New Delhi, July 11: The Centre on Wednesday left it to the Supreme Court to decide whether Section 377 of the Indian Penal Code which criminalises gay sex is constitutionally valid or not, the Centre said on Wednesday.

“We leave the validity of Section 377, so far as it relates to consensual acts between two adults, to the wisdom of the Hon’ble Court,” said Additional Solicitor General Tushar Mehta, who is arguing for the Centre.

The Home Ministry filed an affidavit explaining the government’s stand on the case. The Centre’s response came on Day 2 of the Supreme Court’s hearing on a bunch of petitions challenging the constitutional validity of Section 377 of the IPC.

The Centre said it will file a detailed affidavit if the court decides to examine any other issue than the constitutional validity of Section 377.

The bench, which also comprised Justices R F Nariman, A M Khanwilkar, D Y Chandrachud and Indu Malhotra, said it has already made it clear yesterday that only the constitutional validity of Section 377 will be dealt with by it.

The law officer said that if the right to chose sexual partner is declared a fundamental right, then somebody may come up and say that he or she wanted to marry a sibling, which would be contrary to the laws governing to marriages.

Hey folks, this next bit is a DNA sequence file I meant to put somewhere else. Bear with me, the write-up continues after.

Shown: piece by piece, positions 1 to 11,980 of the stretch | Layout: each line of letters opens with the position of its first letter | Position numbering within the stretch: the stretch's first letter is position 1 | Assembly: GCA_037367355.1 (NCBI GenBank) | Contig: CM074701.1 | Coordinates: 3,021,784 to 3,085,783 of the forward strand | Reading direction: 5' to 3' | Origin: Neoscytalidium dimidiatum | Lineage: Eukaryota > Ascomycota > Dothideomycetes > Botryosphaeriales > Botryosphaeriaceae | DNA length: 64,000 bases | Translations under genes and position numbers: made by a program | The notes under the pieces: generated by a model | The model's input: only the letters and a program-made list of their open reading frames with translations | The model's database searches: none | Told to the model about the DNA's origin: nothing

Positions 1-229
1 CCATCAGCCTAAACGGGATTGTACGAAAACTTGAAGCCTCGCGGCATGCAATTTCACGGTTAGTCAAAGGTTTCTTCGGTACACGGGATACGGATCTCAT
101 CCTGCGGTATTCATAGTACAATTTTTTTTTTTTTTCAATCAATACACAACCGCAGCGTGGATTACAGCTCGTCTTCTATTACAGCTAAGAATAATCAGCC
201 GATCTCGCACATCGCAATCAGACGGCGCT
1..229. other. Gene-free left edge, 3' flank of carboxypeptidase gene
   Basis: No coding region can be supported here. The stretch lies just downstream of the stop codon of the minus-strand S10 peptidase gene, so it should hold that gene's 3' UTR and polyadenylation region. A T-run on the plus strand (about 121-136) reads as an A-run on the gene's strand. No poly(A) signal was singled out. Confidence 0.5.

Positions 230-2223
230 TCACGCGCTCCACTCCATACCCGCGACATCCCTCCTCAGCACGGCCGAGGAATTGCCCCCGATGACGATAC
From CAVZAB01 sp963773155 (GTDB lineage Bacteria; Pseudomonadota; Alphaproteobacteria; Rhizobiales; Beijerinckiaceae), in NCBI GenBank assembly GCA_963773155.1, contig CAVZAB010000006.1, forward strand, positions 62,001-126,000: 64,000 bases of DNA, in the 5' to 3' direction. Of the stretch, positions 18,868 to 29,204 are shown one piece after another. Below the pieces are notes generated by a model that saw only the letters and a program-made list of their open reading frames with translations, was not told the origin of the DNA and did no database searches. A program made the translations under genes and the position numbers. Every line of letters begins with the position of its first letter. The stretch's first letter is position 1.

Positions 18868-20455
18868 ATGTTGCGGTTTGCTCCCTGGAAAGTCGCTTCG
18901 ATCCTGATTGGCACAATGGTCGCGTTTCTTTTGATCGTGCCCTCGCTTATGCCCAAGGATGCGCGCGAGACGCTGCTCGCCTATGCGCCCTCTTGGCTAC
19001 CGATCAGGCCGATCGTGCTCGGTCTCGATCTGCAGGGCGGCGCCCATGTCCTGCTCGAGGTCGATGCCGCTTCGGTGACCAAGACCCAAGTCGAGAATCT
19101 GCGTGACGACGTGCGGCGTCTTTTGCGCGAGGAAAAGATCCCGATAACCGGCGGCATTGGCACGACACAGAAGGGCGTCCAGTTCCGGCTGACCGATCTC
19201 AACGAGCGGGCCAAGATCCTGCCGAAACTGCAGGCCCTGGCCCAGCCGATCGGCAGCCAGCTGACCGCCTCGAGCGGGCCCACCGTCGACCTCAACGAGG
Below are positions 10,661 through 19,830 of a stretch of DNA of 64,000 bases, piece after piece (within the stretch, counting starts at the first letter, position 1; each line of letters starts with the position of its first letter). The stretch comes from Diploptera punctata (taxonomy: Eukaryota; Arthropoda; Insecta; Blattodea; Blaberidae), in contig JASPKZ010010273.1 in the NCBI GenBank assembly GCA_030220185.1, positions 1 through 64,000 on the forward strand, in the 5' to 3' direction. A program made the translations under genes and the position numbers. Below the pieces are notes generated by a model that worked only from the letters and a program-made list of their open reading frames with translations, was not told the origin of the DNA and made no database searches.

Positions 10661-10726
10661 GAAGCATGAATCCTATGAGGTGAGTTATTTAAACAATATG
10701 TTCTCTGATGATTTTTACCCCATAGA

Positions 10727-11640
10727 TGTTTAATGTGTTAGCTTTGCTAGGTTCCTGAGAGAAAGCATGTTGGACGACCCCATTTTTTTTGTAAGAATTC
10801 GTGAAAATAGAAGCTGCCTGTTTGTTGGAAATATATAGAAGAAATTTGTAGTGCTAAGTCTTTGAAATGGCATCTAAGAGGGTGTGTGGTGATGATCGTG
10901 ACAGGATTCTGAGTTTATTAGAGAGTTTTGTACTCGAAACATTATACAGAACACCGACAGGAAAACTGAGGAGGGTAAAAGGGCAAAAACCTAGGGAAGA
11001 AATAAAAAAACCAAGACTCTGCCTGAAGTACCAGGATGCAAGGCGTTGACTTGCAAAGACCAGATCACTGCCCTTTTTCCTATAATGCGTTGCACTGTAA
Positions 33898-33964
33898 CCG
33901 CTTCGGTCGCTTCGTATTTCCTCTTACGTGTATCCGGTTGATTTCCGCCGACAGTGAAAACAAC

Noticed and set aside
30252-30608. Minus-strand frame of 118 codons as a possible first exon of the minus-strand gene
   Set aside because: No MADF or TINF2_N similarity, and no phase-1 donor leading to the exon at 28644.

“We are not considering all these issues. One cannot judge these issues in vacuum,” the bench said.

The change in the government’s stand – which earlier upheld the gay sex law – comes after the Supreme Court’s 2017 landmark verdict on the Right to Privacy. Declaring privacy as a fundamental right, the court had said the law can’t “trample or curtail” the constitutional right to life and liberty.

During the hearing, Justice Chandrachud said, “We don’t want a situation where two homosexuals enjoying a walk on Marine Drive should be disturbed by the police and charged under Section 377”.

Section 377 refers to ‘unnatural offences’ and says whoever voluntarily has carnal inter course against the order of nature with any man, woman or animal, shall be punished with imprisonment for life, or with imprisonment of either description for a term which may extend to 10 years, and shall also be liable to pay a fine.

The apex court had yesterday commenced the crucial hearing on a clutch of petitions seeking decriminalisation of consensual sex between two adults of the same gender.

During Tuesday’s hearing, the petitioners had argued that the criminalisation of gay sex was a product of Victorian-era morality and needed to be declared “unconstitutional”.

The apex court had in 2013 restored sexual relationship between persons of the same sex as a criminal offence by setting aside the 2009 Delhi High Court judgement that had held as unconstitutional section 377 of the IPC, which makes such actions between two consenting adults of same sex as a penal offence.